Content

Bioindicators 1991

Methodology

Lichen Mapping

The depiction of lichen mapping results is based on VDI-Guidline 3799 Part 1. This procedure contains a uniform federal pollutant load scale (cf. Tab. 1), which enables direct comparisons with studies in other regions of Germany (cf. Kirschbaum & Windisch 1995). It is based on an evaluation of occurrence and coverage of various lichen.

Tab. 1: Evaluation of General Air Pollution Load Based on Lichen Exposure
Tab. 1: Evaluation of General Air Pollution Load Based on Lichen Exposure
Image: after Guideline VDI 3799 Part 1

The areas depicted in Map 03.07.1 present the interpolated values from monitoring data at individual sampling points. The monitoring data is presented for a better overview. It should be noted that the pollutant categories “very low”, “lower” and “moderate”, as given in VDI-Guideline 3799 Part 1, do not exist in the study area. The map presents only a portion of possible burden categories.

Lichen Exposure

The map of lichen exposure is based on data from 1981/82 and 1991/92.

The mortality rate of sorale is presented because it enables a differentiation of air pollution effects in relatively small areas. This procedure was developed in the course of the Cadastre of Ecological Pollution Effects. It is only an orientation because of the continuing lack of general standards.

The mortality rate of thallus depicted at the grid points allows comparisons regarding the improvement of air quality over a decade. It simultaneously documents the current status in the entire study area. The scale of values is based on the framework given by VDI 3799 Part 2 (cf. Tab. 2). This guideline contains an estimate of the degree of vulnerability of higher plants to air pollutant load.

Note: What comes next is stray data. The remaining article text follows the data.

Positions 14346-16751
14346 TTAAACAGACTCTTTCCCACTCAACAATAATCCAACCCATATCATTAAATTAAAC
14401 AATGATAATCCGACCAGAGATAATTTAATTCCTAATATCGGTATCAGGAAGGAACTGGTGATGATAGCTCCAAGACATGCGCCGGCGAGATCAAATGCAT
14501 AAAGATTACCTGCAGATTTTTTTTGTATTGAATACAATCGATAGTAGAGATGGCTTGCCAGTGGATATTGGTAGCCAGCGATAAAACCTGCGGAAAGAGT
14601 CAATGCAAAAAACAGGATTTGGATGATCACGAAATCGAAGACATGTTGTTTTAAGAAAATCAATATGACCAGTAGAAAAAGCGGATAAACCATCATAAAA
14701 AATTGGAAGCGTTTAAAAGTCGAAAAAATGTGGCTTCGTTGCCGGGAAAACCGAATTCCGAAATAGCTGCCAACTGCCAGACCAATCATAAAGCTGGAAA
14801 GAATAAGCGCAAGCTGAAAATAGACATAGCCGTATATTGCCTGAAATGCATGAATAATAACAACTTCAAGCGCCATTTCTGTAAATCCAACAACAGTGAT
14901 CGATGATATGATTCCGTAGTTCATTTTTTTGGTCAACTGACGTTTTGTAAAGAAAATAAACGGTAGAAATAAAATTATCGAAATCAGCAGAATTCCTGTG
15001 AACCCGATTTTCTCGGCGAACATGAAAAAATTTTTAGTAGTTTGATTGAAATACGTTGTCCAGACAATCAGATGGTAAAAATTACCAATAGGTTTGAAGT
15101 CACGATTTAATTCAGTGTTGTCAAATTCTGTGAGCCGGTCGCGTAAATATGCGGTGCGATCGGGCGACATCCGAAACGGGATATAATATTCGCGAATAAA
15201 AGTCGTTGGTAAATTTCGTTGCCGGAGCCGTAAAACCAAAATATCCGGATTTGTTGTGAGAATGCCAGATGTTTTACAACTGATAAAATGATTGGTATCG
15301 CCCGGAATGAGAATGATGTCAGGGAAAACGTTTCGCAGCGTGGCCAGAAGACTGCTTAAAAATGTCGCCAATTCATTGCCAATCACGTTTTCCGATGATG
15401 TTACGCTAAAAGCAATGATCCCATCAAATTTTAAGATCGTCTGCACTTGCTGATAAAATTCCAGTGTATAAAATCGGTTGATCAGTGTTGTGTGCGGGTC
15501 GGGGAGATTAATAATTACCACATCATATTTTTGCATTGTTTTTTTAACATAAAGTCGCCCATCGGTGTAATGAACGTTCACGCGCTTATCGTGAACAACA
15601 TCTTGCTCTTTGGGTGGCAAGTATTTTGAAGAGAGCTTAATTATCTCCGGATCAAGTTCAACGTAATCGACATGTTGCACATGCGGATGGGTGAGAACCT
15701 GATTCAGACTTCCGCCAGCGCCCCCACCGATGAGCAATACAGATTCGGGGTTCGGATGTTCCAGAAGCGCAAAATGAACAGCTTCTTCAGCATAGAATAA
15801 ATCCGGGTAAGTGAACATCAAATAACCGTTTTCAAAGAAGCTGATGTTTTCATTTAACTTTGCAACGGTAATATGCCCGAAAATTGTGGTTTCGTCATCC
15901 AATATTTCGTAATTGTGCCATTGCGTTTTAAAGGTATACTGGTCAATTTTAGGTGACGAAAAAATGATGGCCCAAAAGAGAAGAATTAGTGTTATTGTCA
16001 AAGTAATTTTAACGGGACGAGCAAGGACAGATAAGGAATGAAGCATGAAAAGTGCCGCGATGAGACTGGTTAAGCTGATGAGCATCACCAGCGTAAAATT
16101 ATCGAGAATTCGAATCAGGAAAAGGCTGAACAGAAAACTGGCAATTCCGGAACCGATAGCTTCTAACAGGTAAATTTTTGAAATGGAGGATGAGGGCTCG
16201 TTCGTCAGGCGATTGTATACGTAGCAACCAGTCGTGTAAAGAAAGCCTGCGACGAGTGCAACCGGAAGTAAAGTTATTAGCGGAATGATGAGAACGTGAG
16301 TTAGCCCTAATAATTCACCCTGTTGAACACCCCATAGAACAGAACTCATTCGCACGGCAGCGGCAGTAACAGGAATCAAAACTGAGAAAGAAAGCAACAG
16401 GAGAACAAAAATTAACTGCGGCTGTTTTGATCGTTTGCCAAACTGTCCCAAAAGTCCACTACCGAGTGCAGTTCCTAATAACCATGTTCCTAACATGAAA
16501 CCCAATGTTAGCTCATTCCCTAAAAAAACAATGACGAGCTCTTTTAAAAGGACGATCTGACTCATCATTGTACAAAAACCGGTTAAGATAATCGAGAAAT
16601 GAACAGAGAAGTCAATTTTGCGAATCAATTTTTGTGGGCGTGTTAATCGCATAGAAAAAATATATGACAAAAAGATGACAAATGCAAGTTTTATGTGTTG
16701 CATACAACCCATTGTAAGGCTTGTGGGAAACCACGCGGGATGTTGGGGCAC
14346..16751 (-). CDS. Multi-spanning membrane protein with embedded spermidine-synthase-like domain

Tab. 2: Lichen Mortality Rate as Measure for Danger to Higher Plants
Tab. 2: Lichen Mortality Rate as Measure for Danger to Higher Plants
Image: after Guideline VDI 3799 Part 2

The supplementary statements of sulfur concentration in 1991/92 are to be interpreted as qualitative information. They give indications about load spatial areas, but are not to be evaluated in relation to pollutant amounts.

Analysis of Pine Needles

Of the heavy metals, halides, and non-metals with nutrient and pollutant character (Kratz 1991, Markan 1992) analyzed in pine needles, only concentrations of the elements lead, fluorine and sulfur are depicted, for their accumulation documents a clear spatial differentiation of load. Findings of other materials show only a small difference between Berlin and its surroundings. A cartographic depiction would not be meaningful.

No binding guidelines exist for the estimation of detected concentrations; this means the findings only serve as an orientation for determining areas of greatest load. Comparative values for nutrient excess and/or toxic pollution influences are presented for information (cf. Tab. 3). They were taken from existing literature.

Tab. 3: Pine Needle Analysis, 1991, in mg/kg dm
Tab. 3: Pine Needle Analysis, 1991, in mg/kg dm
Image: after Kratz 1991, Markan 1992, SenStadtUmTech 1996a

Standardized Rye Grass Cultures

Lead and fluorine are depicted in Map 03.07.3 as relevant pollution components detected by rye grass exposure. The scaling of individual values considers the frequency of detected concentrations. The ecotoxic relevant guideline and/or tolerance levels for lead are 8 mg/kg dry matter (dm), and for fluorine are 30 mg/kg dm (cf. BGA 1986, FMV 1990). These levels were not reached in the studies. The scale serves primarily for the spatial differentiation of the pollution situation (cf. Tab. 4).

Tab. 4: Rye Grass Analysis, 1993, and Comparison to Index Value and/or Limit Values, in mg/kg dm
Tab. 4: Rye Grass Analysis, 1993, and Comparison to Index Value and/or Limit Values, in mg/kg dm
Image: after Kuznik 1993

Green Kale Exposure

Map 03.07.4 gives the concentration range of the studied material groups as well as an undimensioned dimension number for the influence of motor vehicles in this transsect. No limit values exist for the these pollutants. The defined load levels can only serve as an orientation for characterization of pollution levels. They were classified as “low”, “medium”, and “high” by a comparison with other studies.